Polarizing issues like climate change, genetically modified foods, and gun control have been causing activists and industries to lock horns while the public suffers. Americans have gotten used to—if not jaded by— such bipolar stalemates on almost every issue of importance. But a promising new prototype has emerged for those who are thirsty for solutions: the Partnership for a Healthier America’s “Drink Up” campaign, which aims to curb obesity by promoting water as the drink of choice.
Every industry that’s under attack should find Drink Up worth looking at. So should its attackers. In fact, I believe the campaign is a model for every industry, for one simple reason: It’s working. Its success to date should show anti-industry activists that working with businesses that are tied to a social issue can be far more powerful than attacking them—if (and only if) the industry can be shown that there are profits in doing the socially responsible thing. Companies will gladly lend their considerable marketing and distribution channels to social causes when they are also good for business.
I’ve written about Drink Up before, mainly to chide the hyperactivists who pilloried First Lady Michelle Obama for being part of it. Some purists don’t like the fact that beverage companies might make some money from increased sales of bottled water. Others have complained that the Drink Up should push tap water over bottled water, or it should also tell people to eschew soda and other sugary drinks.
The numbers prove that Drink Up works, and the numbers should quiet the critics.
Following a campaign that featured two public service announcements seen 700 million times over a 15-week period throughout the U.S.—in 15,000 stores, doctors’ offices, gas stations, malls, and other highly-trafficked places—newly released data demonstrates that Drink Up is encouraging consumers to embrace water’s benefits. The Natural Marketing Institute reports from its survey of 40,000 consumers that the number of eight-ounce servings of plain water drunk per day from all sources (bottled, tap, filtered) was up 2.7% for the quarter ending March 31, 2014, compared with the fall quarter of 2013, when the campaign was launched. Restaurant data reported by NPD Group tells a similar story: Tap water servings rose 3% in the quarter ending Dec. 31, 2013, compared with a 1% gain for the entire year. This comes during a time when more restaurants in drought-prone areas such as California are offering tap water only if patrons ask for it.
Drink Up’s partner companies are also benefiting. For instance, Nielsen reported that Nestle Pure Life bottled water volume sales rose more than 20% in the period ending March 22, 2014, when it participated in the Drink Up campaign. In contrast, U.S. store sales of soda were down nearly 2% in dollar terms, according to Citi Research, for the period ending March 15, 2014.
Why is Drink Up’s strategy working? Simply because public health advocates and beverage companies—which have squared off in the past and will no doubt do so in the future—saw that engaging with each other in a very different way made sense in this case. The campaign’s beverage company partners, including Coca-Cola, Nestle, and PepsiCo, saw the profit potential from increased interest in bottled water. Public health advocates realized they needed the beverage companies’ extensive marketing power, financial resources, and distribution channels. Neither side sold out to the other. To put it baldly, they exploited each other to get what they both wanted. And that’s not such a bad thing, if the public benefits or a big problem gets solved.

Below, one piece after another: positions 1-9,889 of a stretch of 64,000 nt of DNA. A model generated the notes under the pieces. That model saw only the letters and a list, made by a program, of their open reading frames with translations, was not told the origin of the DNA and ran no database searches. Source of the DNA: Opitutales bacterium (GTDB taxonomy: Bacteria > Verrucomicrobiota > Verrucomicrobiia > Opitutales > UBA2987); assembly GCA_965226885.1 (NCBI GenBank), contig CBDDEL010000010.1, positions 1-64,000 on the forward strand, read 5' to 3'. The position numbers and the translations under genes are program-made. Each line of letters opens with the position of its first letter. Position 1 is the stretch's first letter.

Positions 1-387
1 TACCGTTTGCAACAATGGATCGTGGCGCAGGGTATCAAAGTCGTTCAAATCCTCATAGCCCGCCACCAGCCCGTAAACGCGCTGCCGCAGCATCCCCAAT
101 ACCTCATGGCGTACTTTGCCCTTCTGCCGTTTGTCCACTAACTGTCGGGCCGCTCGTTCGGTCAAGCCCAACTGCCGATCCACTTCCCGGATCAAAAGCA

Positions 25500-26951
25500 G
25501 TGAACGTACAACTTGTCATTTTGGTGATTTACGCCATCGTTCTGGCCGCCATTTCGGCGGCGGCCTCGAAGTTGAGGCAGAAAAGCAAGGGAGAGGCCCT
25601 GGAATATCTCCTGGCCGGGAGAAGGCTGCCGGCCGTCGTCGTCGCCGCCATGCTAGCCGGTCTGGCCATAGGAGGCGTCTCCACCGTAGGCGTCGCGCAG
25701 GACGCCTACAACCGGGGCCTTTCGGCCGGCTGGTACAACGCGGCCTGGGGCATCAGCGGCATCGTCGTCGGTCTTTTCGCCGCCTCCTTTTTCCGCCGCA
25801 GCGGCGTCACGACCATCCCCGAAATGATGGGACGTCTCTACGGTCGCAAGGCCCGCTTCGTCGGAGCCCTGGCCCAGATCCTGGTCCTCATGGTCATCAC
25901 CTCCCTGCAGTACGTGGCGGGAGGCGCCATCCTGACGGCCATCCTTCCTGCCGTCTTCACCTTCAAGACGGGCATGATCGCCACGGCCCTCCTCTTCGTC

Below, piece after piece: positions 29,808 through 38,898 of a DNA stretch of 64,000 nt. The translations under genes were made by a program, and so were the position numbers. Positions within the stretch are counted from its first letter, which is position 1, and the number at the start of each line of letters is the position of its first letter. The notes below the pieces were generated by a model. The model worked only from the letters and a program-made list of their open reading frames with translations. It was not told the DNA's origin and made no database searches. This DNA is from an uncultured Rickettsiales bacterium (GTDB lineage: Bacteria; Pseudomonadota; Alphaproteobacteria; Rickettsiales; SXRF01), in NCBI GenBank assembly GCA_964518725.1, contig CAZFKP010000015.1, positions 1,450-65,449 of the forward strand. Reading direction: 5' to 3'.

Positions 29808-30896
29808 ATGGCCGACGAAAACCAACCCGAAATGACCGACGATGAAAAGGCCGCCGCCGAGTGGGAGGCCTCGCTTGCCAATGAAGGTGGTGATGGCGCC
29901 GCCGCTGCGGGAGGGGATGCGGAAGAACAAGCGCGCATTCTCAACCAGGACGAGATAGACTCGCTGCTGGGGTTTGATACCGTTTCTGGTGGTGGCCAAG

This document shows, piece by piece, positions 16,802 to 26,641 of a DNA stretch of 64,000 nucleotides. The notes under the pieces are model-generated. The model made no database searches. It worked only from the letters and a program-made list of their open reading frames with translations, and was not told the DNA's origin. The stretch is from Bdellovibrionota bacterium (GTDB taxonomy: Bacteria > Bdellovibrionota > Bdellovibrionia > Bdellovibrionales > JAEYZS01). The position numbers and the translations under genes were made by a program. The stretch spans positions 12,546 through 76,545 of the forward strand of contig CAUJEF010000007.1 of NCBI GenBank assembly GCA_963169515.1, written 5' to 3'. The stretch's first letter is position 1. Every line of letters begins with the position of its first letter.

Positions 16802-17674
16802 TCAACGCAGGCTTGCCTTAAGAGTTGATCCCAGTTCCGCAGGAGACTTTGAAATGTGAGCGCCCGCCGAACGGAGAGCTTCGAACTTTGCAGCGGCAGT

This type of collaboration between activists and industry is a radical change from past practices of demonizing the other side or pushing for restrictive legislation or taxes. It’s far more constructive and far less costly. But it requires a huge shift in mindset. Activists and industry must stop the eyeball-rolling, listen to each other, and find opportunities where both sides can benefit. And they must realize that solving even a deeply polarizing problem doesn’t require having a winner and a loser.
Both sides must be willing to put themselves on the line. For companies, this means committing money and marketing muscle. Activists must to be willing to lend their credibility and passion to the effort, and to trust industry do the heavy lifting on behalf of a solution.
The process of engagement won’t look like a Kumbaya moment, with grand statements followed by total inaction. Washington is filled with these dog-and-pony shows. Instead, each side must be specific about the results it wants to achieve and committed to measuring whether progress is being made. In Drink Up’s case, public health advocates hoped for increased water consumption; the beverage industry hoped for increased water sales. Drink Up hired credible research organizations such as Nielsen to gauge whether its messages were having an effect on sales and consumption. Only hard numbers can help both sides move beyond fiery rhetoric toward workable solutions that really move the needle and benefit the public.
Finally, engaging on an issue doesn’t guarantee that the two sides won’t ever squabble again. The First Lady has taken criticism for being too cozy with the food and beverage industry, though she continues to push for new restrictions on “junk food” marketing at schools. Activists will continue to push for changes that benefit the public; industries will continue to look for ways to make money. This will put them at odds sometimes, but if they can look for opportunities for shared benefit, they will be at odds less often.
The Drink Up campaign is a template for how advocates and industries can engage with each other to tackle social and public health problems. Never has the need been more urgent for new strategies to break the logjam of opposing ideas. The public can only benefit when opposing parties find areas where both sides can win.